As stated previously, history is recorded from the vantage of the survivor - but history does not always mention why things occur - many times because it is a blind vantage.  It was decided that we would disguise ourselves as Natives and get rid of the tea ourselves. Choosing to dress up as Natives was killing two birds with one stone. I remember participating in the Tea Party, but also I was somewhat reluctant to do so, because of the threat of violence, should the militia be called in, after all, it was just a few years prior that the militia had opened fire on a small crowd of people, and had they (the militia) not retreated there would have been an uprising. Dressing up as "Indians," was a statement to the Crown, not only did it conceal the identity - like was common among the secret societies of the time, but it also made the remark that if England was going to treat its citizens as savages, then its citizens would play the part. In addition, it was symbolic of the fact that the colonials had taken the initial steps to considering themselves a "Native" population, rather than English citizens, and as Natives, they no longer needed to be told what to do, but were in command of their own destiny. Later this could be seen in Congress sending out letters of invitation to the Native Americans, in an effort to secure their support against English rule, and instead maintain self-governing rule.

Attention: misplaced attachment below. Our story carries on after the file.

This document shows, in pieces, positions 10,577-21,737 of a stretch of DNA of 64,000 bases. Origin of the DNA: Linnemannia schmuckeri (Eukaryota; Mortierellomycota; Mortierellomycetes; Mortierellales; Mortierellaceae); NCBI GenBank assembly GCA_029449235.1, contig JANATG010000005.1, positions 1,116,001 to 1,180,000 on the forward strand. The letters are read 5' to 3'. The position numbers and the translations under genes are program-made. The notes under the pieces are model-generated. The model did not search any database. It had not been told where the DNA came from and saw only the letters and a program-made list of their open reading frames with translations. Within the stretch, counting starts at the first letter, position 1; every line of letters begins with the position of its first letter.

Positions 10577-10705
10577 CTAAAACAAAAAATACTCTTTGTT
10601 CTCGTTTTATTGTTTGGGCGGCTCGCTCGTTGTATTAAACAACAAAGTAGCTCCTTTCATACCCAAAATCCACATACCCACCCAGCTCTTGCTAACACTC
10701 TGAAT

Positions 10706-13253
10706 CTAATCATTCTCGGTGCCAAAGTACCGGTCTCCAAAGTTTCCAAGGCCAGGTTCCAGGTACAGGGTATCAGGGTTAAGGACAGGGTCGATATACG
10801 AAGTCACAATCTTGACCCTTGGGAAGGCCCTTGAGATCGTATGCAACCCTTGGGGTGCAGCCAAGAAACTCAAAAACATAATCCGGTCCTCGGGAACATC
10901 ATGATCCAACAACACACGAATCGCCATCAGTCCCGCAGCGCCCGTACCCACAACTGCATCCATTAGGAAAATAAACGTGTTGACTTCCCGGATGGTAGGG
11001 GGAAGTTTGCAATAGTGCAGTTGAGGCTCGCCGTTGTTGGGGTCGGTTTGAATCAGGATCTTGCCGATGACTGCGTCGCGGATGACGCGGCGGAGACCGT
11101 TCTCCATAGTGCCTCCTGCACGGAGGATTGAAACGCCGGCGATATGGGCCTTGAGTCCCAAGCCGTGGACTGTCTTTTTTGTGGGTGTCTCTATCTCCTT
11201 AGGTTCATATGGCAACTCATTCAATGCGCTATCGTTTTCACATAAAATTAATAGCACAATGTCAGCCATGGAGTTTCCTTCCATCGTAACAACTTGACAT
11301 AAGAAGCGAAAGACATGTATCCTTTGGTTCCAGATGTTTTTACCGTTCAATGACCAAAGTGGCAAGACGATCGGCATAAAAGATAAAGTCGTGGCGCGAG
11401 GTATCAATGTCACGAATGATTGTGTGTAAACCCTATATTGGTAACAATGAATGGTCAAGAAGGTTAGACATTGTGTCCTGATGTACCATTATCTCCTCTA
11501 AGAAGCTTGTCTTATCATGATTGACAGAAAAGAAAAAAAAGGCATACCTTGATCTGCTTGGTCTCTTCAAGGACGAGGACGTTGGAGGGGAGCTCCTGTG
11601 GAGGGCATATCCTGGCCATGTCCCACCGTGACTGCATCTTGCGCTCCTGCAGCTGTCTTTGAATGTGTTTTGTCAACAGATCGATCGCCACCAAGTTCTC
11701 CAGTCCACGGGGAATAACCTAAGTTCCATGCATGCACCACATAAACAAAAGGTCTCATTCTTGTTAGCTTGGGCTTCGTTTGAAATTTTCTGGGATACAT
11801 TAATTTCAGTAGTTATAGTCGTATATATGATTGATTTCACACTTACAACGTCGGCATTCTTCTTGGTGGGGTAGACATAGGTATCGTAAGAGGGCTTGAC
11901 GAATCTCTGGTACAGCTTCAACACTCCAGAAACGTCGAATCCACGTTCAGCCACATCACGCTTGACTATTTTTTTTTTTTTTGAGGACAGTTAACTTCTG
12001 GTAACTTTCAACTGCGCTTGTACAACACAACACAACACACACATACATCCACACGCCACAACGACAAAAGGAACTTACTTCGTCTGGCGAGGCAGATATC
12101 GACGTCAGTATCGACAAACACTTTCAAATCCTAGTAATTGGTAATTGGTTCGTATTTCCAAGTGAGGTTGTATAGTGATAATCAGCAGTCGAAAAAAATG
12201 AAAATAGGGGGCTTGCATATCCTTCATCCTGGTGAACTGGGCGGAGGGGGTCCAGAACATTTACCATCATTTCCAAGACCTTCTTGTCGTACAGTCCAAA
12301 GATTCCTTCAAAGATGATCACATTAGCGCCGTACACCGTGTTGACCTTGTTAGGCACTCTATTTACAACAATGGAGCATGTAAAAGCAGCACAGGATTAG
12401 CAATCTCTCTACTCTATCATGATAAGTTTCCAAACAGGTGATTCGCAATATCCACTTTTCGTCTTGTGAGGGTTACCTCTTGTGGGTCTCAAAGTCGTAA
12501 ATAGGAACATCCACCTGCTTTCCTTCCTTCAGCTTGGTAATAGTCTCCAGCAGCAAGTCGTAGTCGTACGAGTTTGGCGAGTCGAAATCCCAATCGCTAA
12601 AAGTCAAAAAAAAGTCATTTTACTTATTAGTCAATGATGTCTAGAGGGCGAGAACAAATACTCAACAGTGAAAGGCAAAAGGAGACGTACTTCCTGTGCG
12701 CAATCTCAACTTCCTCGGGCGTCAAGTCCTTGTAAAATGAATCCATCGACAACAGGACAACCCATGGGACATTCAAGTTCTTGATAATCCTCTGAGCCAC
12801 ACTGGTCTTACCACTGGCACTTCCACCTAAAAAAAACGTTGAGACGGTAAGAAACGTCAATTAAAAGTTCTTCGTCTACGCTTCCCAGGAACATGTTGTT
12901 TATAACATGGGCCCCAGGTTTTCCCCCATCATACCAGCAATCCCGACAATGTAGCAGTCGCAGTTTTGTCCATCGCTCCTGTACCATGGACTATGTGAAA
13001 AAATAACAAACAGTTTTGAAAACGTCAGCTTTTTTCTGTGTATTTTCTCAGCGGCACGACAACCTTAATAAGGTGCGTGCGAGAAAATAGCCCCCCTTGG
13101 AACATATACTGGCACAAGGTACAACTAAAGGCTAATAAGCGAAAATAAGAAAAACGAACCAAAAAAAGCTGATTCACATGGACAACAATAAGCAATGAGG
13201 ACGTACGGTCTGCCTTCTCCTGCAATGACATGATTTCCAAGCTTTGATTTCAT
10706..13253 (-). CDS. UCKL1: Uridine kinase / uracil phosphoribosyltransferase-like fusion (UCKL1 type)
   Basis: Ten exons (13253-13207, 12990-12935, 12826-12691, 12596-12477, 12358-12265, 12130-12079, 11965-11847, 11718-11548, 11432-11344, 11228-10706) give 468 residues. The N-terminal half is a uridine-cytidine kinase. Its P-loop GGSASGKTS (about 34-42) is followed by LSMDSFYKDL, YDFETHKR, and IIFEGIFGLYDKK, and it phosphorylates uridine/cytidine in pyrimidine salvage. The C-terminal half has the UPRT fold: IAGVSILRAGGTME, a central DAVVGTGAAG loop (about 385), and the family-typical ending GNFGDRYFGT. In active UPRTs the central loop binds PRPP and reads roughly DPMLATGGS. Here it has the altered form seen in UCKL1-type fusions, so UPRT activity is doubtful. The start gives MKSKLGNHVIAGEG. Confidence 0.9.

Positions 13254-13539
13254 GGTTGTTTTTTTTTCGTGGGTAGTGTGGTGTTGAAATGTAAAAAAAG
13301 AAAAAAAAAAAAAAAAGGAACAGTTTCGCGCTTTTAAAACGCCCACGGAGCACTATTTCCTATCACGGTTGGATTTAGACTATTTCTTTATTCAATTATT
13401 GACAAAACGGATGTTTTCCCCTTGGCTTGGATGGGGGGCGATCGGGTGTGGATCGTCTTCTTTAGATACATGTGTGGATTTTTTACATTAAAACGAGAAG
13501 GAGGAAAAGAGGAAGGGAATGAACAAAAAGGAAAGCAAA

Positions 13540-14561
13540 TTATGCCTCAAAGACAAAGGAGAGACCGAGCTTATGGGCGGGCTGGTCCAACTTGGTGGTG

When the tea party took place, there were no deaths, and perhaps only a few minor injuries, not particularly worthy of mention. The Captains of the three ships were secured and the cargos of the teas only were removed, leaving everything else intact. After it was all over, while there was the tendency to look over one's shoulder, that evening was very solemn and unusually quiet- it appeared the next day that the party had gone over without a trace of bloodshed.